• Most of my income comes from closing residential loans and purchases as a notary signing agent. I have even recently picked up a new title company in Baton Rouge, and the relationship has blossomed (sounds funny, but it’s true).
  • I still have the three kids, wife, cats, and birds. The only kid still living with us is my baby boy, as my daughter has moved to Maine and my older son is getting closer to eventually graduating from LSU.

In other words, I have kept on plugging along over the last few years. I’m still doing my notary thing, even though I almost abandoned this blog.

Note to self: I, George Tull, the most incredible dude with a rubber stamp that has ever existed in my neighborhood, hereby solemnly swear to start updating this blog for at least the rest of December, 2016. So I swear it. A-men!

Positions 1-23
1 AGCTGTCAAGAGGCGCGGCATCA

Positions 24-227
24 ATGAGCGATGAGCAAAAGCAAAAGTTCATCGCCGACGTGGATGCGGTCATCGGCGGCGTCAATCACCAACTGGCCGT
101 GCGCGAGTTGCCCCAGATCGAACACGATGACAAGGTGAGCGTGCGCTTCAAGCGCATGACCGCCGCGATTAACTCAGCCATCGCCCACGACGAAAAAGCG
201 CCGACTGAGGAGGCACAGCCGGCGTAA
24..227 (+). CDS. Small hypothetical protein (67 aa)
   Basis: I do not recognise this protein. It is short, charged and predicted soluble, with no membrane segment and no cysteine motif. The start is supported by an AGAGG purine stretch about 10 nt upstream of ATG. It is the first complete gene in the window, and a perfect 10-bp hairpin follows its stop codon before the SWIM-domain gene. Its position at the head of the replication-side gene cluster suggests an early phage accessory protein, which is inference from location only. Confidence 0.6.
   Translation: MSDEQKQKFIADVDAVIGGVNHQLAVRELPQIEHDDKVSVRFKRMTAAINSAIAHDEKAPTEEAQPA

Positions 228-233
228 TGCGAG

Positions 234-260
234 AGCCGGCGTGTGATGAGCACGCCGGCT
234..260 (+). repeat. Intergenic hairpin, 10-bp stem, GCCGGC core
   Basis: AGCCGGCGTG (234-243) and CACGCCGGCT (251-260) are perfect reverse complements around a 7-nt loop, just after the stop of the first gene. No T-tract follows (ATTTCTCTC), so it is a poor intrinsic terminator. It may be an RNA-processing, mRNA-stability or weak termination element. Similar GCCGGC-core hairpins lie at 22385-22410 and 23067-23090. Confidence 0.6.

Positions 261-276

Ok, ok, enough of the ramblings. I have a little funny update to make here.

I was looking through the stats on this site. Would you believe that the most popular post was one that I made about getting temporary custody of a kid in Louisiana? When I say “most popular”, I really mean it, by a long shot! That’s “funny” to me because I have written about so many topics on here, and for some reason this is the most popular subject. Who would have thunk it?

Apparently a bunch of people want to know more about voluntary custody, so I decided that my first post back in almost two years should be dedicated to the subject. Without further ado, here ya go notary blog fans/groupies:

 

“Louisiana Provisional Custody By Mandate”

provisional custody by mandate louisianaI covered a lot about this topic on this post, but let’s talk a little more about it and provide a practical situation.